Australian Open 2021 participants required to quarantine in Melbourne for two weeks
Players are expected to arrive in Melbourne from mid-January, undertaking a mandatory two-week quarantine period that permits them to train for a maximum of five hours per day at Melbourne Park
Melbourne: The Victorian state government has confirmed that all players at the Australian Open will be required to quarantine in Melbourne for 14 days before the delayed start of the 8-21 February first Grand Slam tennis tournament of the year.
The government said Saturday that quarantine plans have been endorsed by the Chief Health Officer and that it would work with Tennis Australia to finalise a COVID-safe plan that “ensures the safety of all parties . . . rigorous infection prevention and control measures will be central to these arrangements."
Qualifying for the men's singles draw in Melbourne will take place in Doha, Qatar and for the women's in Dubai, both from 10-13 January. The Australian Open junior tournament will not be held until later in 2021.
Players are expected to arrive in Melbourne from mid-January, undertaking a mandatory two-week quarantine period that permits them to train for a maximum of five hours per day at Melbourne Park, site of the Australian Open.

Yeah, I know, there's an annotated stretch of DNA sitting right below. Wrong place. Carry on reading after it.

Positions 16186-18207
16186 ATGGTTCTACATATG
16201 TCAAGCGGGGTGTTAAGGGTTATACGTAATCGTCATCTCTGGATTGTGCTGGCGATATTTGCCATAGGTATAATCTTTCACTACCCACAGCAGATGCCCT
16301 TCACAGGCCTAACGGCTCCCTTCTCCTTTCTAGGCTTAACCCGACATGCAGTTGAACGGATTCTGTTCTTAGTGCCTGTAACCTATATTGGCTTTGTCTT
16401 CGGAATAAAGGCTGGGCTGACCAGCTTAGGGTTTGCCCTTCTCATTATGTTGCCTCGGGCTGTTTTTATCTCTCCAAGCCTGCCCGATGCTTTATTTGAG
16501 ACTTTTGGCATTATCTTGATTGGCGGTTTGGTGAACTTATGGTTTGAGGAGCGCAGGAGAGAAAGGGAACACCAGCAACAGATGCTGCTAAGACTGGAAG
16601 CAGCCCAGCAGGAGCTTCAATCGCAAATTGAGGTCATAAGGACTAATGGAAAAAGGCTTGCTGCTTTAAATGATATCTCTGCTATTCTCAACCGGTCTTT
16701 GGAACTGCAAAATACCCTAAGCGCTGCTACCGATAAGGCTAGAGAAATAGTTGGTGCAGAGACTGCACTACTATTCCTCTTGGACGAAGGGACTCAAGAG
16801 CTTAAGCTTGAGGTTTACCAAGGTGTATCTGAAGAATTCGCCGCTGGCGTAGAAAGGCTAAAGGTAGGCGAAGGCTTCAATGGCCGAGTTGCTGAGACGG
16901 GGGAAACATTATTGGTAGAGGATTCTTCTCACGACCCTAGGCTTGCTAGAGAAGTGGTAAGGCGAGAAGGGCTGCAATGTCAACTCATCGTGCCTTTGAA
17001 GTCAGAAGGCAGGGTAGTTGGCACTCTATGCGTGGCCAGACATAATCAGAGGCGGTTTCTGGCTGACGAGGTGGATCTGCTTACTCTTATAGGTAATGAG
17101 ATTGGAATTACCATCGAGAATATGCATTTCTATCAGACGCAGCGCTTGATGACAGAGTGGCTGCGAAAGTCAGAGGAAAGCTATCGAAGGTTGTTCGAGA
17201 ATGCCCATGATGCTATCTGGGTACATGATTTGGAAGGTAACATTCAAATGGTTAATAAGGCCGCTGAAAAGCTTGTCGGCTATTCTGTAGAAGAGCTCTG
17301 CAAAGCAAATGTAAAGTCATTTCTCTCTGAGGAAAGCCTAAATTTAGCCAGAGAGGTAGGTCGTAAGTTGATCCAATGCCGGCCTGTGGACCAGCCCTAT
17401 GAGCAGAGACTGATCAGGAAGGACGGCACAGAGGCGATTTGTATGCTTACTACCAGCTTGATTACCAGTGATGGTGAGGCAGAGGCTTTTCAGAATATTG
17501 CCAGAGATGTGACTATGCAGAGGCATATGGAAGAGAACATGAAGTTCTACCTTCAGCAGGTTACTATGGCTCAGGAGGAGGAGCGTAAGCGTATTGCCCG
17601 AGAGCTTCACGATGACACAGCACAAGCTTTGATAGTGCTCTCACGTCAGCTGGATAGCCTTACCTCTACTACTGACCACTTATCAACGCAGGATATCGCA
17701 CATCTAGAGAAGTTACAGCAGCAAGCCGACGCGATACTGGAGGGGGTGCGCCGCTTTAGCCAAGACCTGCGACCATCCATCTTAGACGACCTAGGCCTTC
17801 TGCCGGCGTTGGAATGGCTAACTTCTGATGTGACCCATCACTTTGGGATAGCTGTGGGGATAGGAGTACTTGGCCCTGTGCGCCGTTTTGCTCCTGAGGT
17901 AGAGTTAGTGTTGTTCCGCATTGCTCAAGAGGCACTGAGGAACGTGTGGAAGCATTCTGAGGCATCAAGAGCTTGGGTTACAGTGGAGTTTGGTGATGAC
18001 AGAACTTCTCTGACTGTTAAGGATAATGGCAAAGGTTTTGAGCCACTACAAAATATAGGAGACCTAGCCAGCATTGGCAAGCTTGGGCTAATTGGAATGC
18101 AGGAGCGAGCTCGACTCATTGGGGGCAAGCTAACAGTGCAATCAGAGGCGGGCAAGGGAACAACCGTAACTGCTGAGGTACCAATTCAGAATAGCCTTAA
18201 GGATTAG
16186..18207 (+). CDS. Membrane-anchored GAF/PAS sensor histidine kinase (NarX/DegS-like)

A statement said players and their support teams will be tested prior to departing for Australia and then a minimum of five times during their quarantine period. If they test positive, they will be subject to standard quarantine arrangements until being cleared by public health officials.
The Australian Open was delayed by three weeks while plans were worked out for the quarantine arrangements.
Victoria state went through a serious second wave of COVID-19 infections in the last half of this year, resulting in more than 800 deaths after lockdowns and overnight curfews were instituted. But the state has not had any new active cases in more than six weeks.
The ATP Cup, two ATP events and two WTA tournaments will take place in Melbourne the week before the Australian Open. One WTA tournament will happen during the second week of the Australian Open, the WTA Tour confirmed in a statement on Saturday.
As with other sports, tennis was disrupted this year because of the COVID-19 outbreak, including several months with no competition, the postponement of the French Open’s start from May to September, and the cancellation of Wimbledon for the first time since World War II.
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